Connecting the Dots | Article

man in front of boxesDiversity is the hallmark of the UMW group. The thriving industrial enterprise, based in Malaysia, stretches from Singapore to the Philippines to Canada, with spots in between, and engages in core businesses ranging from automotive and heavy equipment to material and environmental management. Several years ago, the company saw the need to connect all the dots on their corporate map with an Information Technology (IT) system that enabled them to gather and manage knowledge more effectively.

“We had businesses that had been operating independently in terms of daily management and IT capability,” said Wan Salleh Mohamed, Managing Director of UMW. “We wanted to be better informed and to manage our resources better. We wanted a better system.”

Now UMW is three and a half years into a five-year joint venture contract with EDS. That joint venture, called UMW/EDS Technology (UET), is moving the company toward their goals.

“We’re helping them migrate from a mainframe system to a client server platform with an enterprise software solution that we’re in the process of implementing,” said Randy Chapin, Managing Director of UET. “That’s the key to UMW’s strategic direction and objectives.”

Chapin, who came to the joint venture from EDS, said the outsourcer participated in the evaluation process of various hardware and software bundles that could be best utilized in implementing the solution.

The process has been an educational one, according to Wan Selleh. “We have, I think, a better perspective of what other people are doing as far as their IT is concerned,” he said. “We also have a better appreciation of other people’s practices, as we’re trying to adopt these world class practices in our operation.”

UET is in the process of introducing a new common business applications program which Wan Selleh said is showing results. “We’re now beginning to see a new level of productivity and better and timely information on the business in one of the areas where we have introduced it,” he said. “I’m hoping by the second quarter of next year that I’ll be able to see similar results throughout the organization.”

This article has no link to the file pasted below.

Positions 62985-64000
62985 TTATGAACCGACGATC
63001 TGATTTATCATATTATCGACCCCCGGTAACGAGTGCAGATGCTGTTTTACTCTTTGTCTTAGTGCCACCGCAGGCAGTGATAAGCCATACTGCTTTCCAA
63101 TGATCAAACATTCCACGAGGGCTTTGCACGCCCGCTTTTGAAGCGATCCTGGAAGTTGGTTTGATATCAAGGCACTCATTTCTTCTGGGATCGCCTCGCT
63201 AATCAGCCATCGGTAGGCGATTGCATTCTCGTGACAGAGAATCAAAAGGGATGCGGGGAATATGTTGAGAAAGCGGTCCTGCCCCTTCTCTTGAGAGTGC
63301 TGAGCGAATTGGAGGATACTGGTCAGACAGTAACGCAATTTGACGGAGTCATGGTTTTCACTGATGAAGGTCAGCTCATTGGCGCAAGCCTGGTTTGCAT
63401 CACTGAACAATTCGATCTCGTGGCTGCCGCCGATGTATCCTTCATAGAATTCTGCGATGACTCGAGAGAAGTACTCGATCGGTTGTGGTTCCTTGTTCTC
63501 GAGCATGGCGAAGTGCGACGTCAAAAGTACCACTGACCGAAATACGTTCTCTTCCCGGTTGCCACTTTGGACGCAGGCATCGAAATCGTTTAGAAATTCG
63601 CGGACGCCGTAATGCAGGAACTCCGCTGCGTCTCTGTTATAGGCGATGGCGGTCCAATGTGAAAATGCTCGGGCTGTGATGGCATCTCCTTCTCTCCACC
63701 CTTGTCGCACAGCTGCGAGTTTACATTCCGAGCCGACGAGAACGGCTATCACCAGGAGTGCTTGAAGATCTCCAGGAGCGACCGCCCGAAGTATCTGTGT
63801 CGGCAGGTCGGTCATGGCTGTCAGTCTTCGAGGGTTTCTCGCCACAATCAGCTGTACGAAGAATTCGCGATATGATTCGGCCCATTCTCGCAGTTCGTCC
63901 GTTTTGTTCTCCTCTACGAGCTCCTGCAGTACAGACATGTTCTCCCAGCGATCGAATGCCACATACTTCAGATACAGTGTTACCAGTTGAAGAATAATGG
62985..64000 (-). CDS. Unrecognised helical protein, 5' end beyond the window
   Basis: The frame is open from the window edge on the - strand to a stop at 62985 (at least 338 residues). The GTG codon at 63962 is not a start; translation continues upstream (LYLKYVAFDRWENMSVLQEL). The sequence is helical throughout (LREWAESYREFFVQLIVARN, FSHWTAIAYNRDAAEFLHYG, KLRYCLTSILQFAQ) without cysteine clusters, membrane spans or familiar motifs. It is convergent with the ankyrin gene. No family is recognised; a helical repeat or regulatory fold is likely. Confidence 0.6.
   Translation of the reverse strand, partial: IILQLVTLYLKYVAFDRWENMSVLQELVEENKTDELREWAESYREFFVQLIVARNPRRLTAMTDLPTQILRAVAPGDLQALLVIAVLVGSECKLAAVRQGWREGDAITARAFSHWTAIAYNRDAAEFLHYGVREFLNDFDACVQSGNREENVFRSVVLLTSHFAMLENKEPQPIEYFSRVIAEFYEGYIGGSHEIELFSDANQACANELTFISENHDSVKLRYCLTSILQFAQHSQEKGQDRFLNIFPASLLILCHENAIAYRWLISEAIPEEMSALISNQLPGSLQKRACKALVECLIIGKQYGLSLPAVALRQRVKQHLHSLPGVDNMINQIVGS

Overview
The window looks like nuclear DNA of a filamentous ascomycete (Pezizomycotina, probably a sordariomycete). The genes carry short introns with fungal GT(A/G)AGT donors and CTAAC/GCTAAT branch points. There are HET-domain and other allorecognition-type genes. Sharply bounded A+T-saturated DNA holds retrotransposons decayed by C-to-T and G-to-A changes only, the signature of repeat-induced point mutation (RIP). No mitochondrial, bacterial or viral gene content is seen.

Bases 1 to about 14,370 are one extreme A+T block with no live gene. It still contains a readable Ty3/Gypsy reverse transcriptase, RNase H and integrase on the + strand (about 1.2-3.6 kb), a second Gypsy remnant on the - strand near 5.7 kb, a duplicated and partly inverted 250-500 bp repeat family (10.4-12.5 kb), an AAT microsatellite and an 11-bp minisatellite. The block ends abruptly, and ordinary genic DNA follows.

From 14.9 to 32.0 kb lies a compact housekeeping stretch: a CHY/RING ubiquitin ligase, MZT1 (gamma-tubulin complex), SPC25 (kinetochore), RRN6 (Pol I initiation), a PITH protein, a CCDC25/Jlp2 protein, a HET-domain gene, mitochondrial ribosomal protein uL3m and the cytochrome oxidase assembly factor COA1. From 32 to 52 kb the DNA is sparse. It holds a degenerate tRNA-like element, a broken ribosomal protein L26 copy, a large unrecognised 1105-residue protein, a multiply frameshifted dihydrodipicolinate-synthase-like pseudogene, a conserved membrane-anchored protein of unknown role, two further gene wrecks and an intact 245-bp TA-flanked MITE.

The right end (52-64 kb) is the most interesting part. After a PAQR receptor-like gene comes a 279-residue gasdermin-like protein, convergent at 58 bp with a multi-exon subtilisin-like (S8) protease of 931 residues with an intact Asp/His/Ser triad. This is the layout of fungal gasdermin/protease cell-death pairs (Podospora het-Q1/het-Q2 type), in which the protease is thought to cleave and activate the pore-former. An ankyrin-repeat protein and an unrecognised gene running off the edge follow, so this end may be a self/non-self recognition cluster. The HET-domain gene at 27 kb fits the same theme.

International outsourcing brought no surprises for UMW. The company is an old hand at working with firms around the globe. “We have been dealing with many different organizations and cultures over the years,” said Wan Selleh. ” EDS is the latest of many. We’ve been dealing with other American companies for more than 20 years now, and also some European and Japanese companies. So it’s not a big problem.”

The real dilemma was whether to outsource at all. “We know how important IT is to modern business,” said Wan Selleh. “I think it’s quite a big step to let someone else do it for you. If it doesn’t work, we’ll fall flat on our face.” Chapin said, from the vendor’s perspective, the issues facing the outsourcing decision are not necessarily more complex because of an international setting.

“Whether it’s a US domestic entity that’s facing an outsourcing decision in trying to best address their business objectives or an international setting such as UMW, the fundamentals surrounding that decision are essentially the same,” he said. “If you put yourself in the customer’s chair, then what they’re trying to achieve strategically is not any different than any other company is trying to achieve. Their objectives may be different, but the dynamics of the evaluation process are essentially the same.”

Wan Selleh appears pleased with the UMW decision. “We still have a long way to go in terms of the actual objectives, but we are well on the way,” he said. “I think we’re on the right track.”

Lessons from the Outsourcing Primer:

  • Develop enterprise software solutions that specifically meet your needs.
  • Implement world class practices.

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